Non Solum: The Renewal of Baptismal Promises during Easter Day Mass

A reader writes in:

I am looking for some clarity regarding of the issue of the Sprinkling Rite and Renewal of Baptismal Promises at Easter Sunday Masses in relationship to our new translation of the Roman Missal.

In the Easter Sunday Mass of the 1974 Sacramentary, we read in the rubrics immediately after the Liturgy of the Word:

“In Easter Sunday Masses which are celebrated with a congregation [in the United States], the rite of the renewal of baptismal promises is repeated after the homily. The profession of faith is omitted.”

There is then printed the actual text for the renewal of baptismal promises with its introduction and absolution followed by the following rubric:

“The priest sprinkles the people with the blessed water, while all sing: I saw water…”

The rubrics for this rite seem quite clear that this “IS REPEATED AFTER THE HOMILY.”  This was my experience at Easter Sunday Masses from my earliest memory.

NOW…

In reading the new translation of the Missale Romanum for “At the Mass during the Day,” #72 says: “The Creed is said. However, in Easter Sunday Masses which are celebrated with a congregation, the rite of the renewal of baptismal promises may take place after the Homily, according to the text used at the Easter Vigil (p. 382). In that case the creed is omitted.”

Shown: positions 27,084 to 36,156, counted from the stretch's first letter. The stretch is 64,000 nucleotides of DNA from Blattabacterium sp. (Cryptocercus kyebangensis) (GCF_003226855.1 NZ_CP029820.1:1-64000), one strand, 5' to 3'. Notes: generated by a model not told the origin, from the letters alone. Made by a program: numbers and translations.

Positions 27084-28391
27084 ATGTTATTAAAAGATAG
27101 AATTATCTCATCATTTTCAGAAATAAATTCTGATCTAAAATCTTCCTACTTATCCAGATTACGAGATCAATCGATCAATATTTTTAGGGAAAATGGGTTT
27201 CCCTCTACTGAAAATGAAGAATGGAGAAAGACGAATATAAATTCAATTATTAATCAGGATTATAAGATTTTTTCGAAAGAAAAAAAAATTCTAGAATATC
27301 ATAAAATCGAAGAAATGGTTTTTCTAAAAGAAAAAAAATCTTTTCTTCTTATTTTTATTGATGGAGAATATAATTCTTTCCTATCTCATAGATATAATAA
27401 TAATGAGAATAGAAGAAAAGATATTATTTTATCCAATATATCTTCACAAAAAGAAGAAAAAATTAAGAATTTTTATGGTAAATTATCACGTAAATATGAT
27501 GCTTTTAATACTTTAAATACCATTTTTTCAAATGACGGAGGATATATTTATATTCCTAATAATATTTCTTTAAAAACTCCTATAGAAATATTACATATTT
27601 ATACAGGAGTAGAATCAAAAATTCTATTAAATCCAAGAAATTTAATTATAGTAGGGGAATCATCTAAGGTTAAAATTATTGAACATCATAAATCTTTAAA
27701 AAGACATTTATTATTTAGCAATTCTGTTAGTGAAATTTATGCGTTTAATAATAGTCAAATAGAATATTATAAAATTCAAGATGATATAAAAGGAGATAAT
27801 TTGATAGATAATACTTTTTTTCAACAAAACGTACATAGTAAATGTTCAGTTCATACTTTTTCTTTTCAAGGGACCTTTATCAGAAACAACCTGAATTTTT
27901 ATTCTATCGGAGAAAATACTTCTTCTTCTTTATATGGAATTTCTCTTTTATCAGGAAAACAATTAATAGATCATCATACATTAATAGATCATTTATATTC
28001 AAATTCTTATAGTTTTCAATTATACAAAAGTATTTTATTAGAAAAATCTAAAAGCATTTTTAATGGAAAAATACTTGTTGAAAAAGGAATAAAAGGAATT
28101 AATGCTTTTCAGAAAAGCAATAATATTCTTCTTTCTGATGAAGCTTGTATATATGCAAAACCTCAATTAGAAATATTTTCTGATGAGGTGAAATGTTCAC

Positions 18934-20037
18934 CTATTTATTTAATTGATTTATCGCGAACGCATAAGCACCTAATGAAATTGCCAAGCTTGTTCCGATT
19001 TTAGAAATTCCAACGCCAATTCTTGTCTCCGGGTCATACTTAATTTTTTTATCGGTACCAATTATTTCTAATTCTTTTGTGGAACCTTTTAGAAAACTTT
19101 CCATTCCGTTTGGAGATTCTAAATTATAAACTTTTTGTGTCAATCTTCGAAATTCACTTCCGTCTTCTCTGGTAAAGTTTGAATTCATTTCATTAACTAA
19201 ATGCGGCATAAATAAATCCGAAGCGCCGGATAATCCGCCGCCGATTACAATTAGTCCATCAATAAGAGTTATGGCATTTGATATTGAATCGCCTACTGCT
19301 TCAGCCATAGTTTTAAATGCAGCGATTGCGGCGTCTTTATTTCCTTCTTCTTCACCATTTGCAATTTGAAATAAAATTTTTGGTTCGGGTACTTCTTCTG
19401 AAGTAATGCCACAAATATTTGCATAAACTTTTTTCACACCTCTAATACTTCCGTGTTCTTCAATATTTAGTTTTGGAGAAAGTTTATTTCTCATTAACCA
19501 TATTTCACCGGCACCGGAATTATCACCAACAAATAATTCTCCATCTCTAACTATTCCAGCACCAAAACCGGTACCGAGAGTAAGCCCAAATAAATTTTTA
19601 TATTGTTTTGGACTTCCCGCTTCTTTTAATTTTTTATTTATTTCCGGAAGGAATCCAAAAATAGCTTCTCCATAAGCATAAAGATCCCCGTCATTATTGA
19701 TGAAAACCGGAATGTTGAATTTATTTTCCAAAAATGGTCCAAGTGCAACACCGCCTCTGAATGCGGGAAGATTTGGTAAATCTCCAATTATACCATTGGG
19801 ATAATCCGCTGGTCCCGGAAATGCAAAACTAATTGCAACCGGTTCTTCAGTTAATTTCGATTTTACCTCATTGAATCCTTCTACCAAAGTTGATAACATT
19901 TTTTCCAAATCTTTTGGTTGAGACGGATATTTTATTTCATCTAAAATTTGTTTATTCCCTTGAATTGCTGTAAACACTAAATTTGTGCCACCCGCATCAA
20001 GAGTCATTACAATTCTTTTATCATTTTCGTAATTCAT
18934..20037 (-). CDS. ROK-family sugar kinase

In my interpretation, this language makes the action of the renewal of baptismal promises (and presumably sprinkling with water) a weakly suggested option on three counts: 1) The creed is suggested first; 2) The phrase “may take place” sounds pretty optional to me; 3) The language of the rite is not printed, you must refer back to the Easter Vigil. This seems inconvenient at best.

I’m sure that others have noted this. How are pastors and liturgists interpreting and implementing this? Clearly it is still an OPTION that is perfectly legitimate to exercise but…does it make more sense to couple the sprinkling of water with the Penitential Act as can optionally be done on ANY Sunday?

It does appear that the language of the new translation favors the Creed. This makes sense given that the Renewal of Baptismal Promises would have already occurred at the Easter Vigil. The new translation might presuppose that most Catholics attend the Vigil. But since not everyone does, the usage of the Renewal of Baptismal Promises “At the Mass during the Day” should be commended.

As our reader points out, there are two ways to incorporate a baptismal motif into the Mass during the day:
1) Use the sprinkling rite in place of the Penitential Act, or
2) Use the Renewal of Baptismal Promises (with sprinkling rite) in place of the Creed.

I would avoid using the sprinkling rite as it substitutes for the Penitential Act and instead I would use the Renewal of Baptismal Promises. The Renewal of Baptismal Promises is more solemn and explicitly spells out the season’s connection to baptism.

Comment below with your thoughts and tell us what your community does and why.

 

 

Share:

5 comments

  1. I am confused by your statement, “I would avoid using the sprinkling rite in place of the Renewal of Baptismal Promises on Easter Day.” According to the Easter Vigil rite, sprinkling of the congregation occurs after the Renewal of Baptismal Promises. It is part of the rite, it doesn’t replace it. Both would occur after the homily on Easter Day if used. There would be no sprinkling or rite of penance in the introductory rites. After the Sign of the Cross and greeting one would proceed with the Gloria.

    1. @John Gaffney – comment #1: